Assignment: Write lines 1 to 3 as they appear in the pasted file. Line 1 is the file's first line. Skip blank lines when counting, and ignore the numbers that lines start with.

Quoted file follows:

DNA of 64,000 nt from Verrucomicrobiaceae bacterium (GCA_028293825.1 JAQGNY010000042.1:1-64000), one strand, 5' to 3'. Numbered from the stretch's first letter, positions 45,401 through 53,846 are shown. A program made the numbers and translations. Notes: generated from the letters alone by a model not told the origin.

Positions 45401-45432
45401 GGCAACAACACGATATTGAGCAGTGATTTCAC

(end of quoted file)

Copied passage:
DNA of 64,000 nt from Verrucomicrobiaceae bacterium (GCA_028293825.1 JAQGNY010000042.1:1-64000), one strand, 5' to 3'. Numbered from the stretch's first letter, positions 45,401 through 53,846 are shown. A program made the numbers and translations. Notes: generated from the letters alone by a model not told the origin.

Positions 45401-45432
45401 GGCAACAACACGATATTGAGCAGTGATTTCAC